EU Commission mandates OTC derivatives clearing
The European Commission has adopted new rules that make it mandatory for certain OTC interest rate derivative contracts to be cleared through central counterparties.
Mandatory central clearing is being introduced following commitments made by world leaders at the G-20 Pittsburgh Summit in 2009, to improve transparency and mitigate risks in the wake of the global financial crisis. The initial move covers interest rate swaps denominated in euro, pounds sterling, Japanese yen or US dollars that have specific features, including the index used as a reference for the derivative, its maturity, and the notional type (i.e. the nominal or face amount that is used to calculate payments made on the derivative).
The clearing obligations will enter into force subject to scrutiny by the European Parliament and Council of the EU and will be phased in over three years to allow additional time for smaller market participants to begin complying.
“Today we take a significant step to implement our G20 commitments, strengthen financial stability and boost market confidence,” said Jonathan Hill, EU Commissioner for Financial Stability, Financial Services and Capital Markets Union. “This is also part of our move towards markets that are fair, open and transparent.”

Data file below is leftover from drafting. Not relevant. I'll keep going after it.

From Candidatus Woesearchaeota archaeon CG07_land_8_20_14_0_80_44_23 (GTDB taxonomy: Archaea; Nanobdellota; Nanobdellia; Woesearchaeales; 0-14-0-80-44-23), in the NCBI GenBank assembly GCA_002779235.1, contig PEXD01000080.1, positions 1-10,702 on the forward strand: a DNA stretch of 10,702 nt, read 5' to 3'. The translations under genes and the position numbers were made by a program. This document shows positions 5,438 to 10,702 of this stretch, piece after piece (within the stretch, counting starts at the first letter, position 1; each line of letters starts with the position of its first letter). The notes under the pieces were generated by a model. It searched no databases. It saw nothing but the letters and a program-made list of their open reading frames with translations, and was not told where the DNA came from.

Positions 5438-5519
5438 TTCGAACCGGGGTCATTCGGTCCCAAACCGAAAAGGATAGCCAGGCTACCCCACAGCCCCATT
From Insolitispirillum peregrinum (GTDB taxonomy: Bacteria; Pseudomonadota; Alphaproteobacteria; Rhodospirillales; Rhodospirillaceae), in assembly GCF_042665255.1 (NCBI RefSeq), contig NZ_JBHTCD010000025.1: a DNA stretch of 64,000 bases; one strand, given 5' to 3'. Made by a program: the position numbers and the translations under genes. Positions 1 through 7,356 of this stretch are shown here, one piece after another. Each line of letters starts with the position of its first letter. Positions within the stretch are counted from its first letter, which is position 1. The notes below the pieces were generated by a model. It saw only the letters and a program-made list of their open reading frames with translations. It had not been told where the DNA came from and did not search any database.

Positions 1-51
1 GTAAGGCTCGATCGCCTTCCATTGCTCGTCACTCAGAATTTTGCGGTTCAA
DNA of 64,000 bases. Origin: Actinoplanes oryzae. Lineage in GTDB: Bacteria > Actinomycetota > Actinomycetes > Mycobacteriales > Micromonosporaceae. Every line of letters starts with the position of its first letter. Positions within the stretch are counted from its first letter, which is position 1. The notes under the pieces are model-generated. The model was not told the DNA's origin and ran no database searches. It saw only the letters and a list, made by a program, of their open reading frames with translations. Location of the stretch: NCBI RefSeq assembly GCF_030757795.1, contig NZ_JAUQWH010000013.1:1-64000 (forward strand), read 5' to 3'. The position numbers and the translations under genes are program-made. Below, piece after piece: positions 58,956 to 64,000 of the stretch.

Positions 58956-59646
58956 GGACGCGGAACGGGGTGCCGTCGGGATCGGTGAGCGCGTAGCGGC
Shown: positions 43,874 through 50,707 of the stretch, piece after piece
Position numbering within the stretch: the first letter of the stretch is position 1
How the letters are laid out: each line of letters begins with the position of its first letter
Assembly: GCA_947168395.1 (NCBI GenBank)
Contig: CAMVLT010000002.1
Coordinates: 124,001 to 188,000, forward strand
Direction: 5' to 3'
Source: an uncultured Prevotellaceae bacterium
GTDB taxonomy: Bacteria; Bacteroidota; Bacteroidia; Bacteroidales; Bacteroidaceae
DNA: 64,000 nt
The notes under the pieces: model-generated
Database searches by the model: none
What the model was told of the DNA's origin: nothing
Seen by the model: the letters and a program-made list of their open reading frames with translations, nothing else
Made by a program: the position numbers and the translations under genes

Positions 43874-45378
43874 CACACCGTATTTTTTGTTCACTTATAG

Part of the impetus for the European Commission’s first step is that interest rate derivatives constitute the largest segment of all OTC derivative products, making up around 80% of all global derivatives as of December 2014. The estimated daily turnover in the EU of OTC interest rate derivative contracts denominated in G4 currencies was over €1.5 trillion as of April 2013.
The central clearing obligation is taking effect as a delegated regulation under EMIR. This means that national regulators will have to transpose it into national law in each of the EU member states. This is the first clearing obligation that has been proposed by ESMA and it is expected that ESMA will propose obligations for other types of OTC derivative contracts in the near future.
The contracts affected are: fixed-to-float interest rate swaps, known as ‘plain vanilla’ interest rate derivatives; float-to-float swaps, known as ‘basis swaps’; forward rate agreements; and overnight index swaps.
While the European Commission stated that it believes mandatory clearance through CCPs brings many benefits, it also acknowledged one of the main criticisms of central clearing, that it increases the systemic importance of those CCPs within the financial system, and could therefore produce severe consequences if a CCP were to fail. The Commission said its 2015 Work Programme includes a commitment to legislate for a European framework for the recovery and resolution of CCPs.